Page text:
Thursday, May 03, 2007

Malaysia's brain drain or trouble drain?

There's nothing new about Malaysia's massive brain drain woes, especially to neighbouring Singapore. Malaysia's Tony Pua (pix from his blog) wrote about it eloquently in an article that was first published in the country's New Straits Times. The article subsequently appeared in Singapore's The Straits Times.

What Tony said is true. He lamented at how the Malaysian economy is marginally bigger than resource-scarce Singapore although the island is 480 times smaller than Malaysia. He pointed out that while Malaysia’s economy of US$130 billion is still larger than Singapore’s US$117 billion, the latter is only smaller by some 11 per cent.

"And if the rate of growth currently experienced in both countries persists for the next decade, then our tiny neighbour could soon boast a larger economy than Malaysia," Tony wrote.

He said that it all boils down to one simple single factor — human capital. Or more precisely, Singapore's "near compulsive obsession" with human capital, both in terms of enhancing its local citizenry as well as attracting the best foreign talent. This, Tony said, has probably resulted in Singapore having the highest concentration of top brains per square foot in the region, if not the world.

Tony should know Singapore well. He founded Singapore-listed IT company Cyber Village and is now the economic adviser to Lim Guan Eng, who is the secretary-general of Malaysia's opposition party Democratic Action Party.

But what was not mentioned explicitly in the article was Malaysia's race-based policy known as the bumiputra policy. The point was probably left out deliberately to help avoid stirring the hornet's nest in Malaysia, which is always emotionally charged when it comes to racial and religious issues.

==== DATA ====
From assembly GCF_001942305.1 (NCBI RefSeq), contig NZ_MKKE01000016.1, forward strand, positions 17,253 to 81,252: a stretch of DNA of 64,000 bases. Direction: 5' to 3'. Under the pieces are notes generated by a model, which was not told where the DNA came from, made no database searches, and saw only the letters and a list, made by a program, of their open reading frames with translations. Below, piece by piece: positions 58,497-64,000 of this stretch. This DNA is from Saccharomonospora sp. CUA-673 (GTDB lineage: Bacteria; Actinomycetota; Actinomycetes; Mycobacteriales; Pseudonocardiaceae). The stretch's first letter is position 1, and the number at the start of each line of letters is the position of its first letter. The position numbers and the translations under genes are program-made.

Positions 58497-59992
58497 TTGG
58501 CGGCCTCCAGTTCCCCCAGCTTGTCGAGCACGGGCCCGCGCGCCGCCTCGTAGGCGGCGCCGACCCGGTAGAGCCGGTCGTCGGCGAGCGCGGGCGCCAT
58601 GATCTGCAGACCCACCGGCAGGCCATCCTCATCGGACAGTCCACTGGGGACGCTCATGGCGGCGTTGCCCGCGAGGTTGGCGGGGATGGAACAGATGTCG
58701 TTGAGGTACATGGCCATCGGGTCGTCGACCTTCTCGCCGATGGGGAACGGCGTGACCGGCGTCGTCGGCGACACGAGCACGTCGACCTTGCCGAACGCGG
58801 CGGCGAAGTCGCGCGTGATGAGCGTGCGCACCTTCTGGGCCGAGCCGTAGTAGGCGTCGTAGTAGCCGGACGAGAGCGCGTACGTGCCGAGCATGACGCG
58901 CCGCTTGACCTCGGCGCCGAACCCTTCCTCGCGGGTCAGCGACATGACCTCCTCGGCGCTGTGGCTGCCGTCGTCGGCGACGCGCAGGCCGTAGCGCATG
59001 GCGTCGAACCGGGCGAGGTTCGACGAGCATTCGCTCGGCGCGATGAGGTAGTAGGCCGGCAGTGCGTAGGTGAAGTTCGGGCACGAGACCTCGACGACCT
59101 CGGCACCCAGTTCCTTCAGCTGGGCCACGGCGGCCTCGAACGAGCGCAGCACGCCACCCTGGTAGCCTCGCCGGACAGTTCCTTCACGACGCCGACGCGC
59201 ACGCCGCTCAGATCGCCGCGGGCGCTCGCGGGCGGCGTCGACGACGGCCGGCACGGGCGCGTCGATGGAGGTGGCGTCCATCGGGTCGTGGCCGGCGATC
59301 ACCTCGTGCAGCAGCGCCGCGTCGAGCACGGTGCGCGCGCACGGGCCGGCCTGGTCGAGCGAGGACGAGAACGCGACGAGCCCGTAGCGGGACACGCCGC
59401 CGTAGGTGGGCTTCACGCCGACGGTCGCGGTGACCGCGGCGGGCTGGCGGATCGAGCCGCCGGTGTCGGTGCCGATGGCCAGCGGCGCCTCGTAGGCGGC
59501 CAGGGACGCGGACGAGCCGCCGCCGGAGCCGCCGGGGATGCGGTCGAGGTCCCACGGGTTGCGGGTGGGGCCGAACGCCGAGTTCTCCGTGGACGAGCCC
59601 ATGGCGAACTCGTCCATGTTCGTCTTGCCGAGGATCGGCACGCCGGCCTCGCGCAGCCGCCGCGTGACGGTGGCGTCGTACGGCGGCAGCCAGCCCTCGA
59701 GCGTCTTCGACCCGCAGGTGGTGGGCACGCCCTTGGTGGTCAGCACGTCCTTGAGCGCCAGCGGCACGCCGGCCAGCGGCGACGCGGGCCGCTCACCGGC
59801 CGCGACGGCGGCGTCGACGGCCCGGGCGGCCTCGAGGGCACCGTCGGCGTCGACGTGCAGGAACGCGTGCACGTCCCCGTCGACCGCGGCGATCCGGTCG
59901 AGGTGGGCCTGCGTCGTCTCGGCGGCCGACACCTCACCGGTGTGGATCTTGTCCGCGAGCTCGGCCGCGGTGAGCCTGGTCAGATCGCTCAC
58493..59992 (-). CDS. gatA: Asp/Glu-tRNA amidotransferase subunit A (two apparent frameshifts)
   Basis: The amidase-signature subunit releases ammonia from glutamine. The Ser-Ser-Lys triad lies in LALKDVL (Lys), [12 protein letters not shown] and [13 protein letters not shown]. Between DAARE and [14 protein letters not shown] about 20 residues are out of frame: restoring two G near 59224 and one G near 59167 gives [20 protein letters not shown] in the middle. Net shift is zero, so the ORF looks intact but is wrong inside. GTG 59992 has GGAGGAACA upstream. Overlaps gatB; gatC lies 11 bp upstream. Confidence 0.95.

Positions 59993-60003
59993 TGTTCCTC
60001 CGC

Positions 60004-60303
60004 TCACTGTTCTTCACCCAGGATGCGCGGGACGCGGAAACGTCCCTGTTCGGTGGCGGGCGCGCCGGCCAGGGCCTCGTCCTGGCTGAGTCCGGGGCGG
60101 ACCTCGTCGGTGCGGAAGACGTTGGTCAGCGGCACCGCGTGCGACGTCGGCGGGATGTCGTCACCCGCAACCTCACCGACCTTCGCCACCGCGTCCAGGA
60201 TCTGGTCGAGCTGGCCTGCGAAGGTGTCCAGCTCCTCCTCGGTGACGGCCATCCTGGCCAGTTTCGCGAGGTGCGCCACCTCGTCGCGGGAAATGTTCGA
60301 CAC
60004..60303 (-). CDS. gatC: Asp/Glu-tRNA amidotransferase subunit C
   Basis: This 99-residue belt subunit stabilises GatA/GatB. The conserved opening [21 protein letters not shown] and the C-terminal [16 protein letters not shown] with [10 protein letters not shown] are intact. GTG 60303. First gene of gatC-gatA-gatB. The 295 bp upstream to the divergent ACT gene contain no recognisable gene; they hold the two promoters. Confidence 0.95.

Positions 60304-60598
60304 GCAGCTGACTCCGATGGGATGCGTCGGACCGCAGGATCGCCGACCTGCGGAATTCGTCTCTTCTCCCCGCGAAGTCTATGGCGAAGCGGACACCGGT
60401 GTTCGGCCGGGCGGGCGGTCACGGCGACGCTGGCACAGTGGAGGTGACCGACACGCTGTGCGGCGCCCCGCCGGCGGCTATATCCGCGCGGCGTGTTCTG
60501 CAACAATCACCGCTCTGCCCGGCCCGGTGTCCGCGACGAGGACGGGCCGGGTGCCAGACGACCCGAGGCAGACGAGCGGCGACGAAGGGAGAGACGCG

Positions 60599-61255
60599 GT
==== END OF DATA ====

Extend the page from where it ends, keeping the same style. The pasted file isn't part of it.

The bumiputra policy, which was aimed at improving the livelihood of the predominant Malay community after the racial riots in 1969, has simply alienated many non-Malays in the country. The policy has persisted until today although the social re-engineering policy was supposed to have a shelf life of twenty years.

It's therefore unsurprising that many Malaysians -- especially Chinese and Indians -- have moved to Singapore and elsewhere. Some have given up their Malaysian citizenship, as mentioned in Tony's article.

Tony -- who has a degree in Philosophy, Politics & Economics from Oxford University --correctly pointed out that Malaysia must do more to boost the "all-important qualitative element of uncompromising search for the best-qualified educators and an education policy which rewards academic rigour, critical thinking and analytical intelligence."

But will the Malaysian government do so? I doubt it despite all the rhetoric.

After so many years, there is still a lingering feeling that the Malay political leadership sees the outflow of Chinese and Indians to Singapore and elsewhere not as a brain drain.

The outflow of well-educated non-Malays is probably still seen as a "trouble drain; it drains trouble out of Malaysia," as quipped by the late Malaysian PM Tun Razak in the 1970s. The quote was captured in former Singapore PM Lee Kuan Yew's memoirs.

17 comments:

I'm Foreign Aid said...

Outflow of professionals (of Chinese & Indian origin) is Malaysia's form of foreign aid to the icher nations. After all, it costs about $250,000 to produce a graduate from childhood till graduation. Multiply that by 1 or 2 million who have left and you get an idea of Malaysia's 'foreign aid'. Best of all it is secret and does not cost Malaysia anything for administration of the foreign aid, etc. Those who leave are easily replaced by un-educated but Muslim workers from Indonesia, Philippines,Bangladesh, etc. It is only the stupid Singaporeans who think Malaysia should worry about the non Bumis leaving. They must understand - Malaysia BOLEH!

blueheeler said...

i've got a feeling the many of M'sia ruling politicians are ruling for themselves, and not for the ordinary person. that's why with so much resources, so many are still poor, while those in power get richer. In S'pore, at least politicians appear to rule to favour themselves, but also for voters (which is the bulk of s'poreans anyway).

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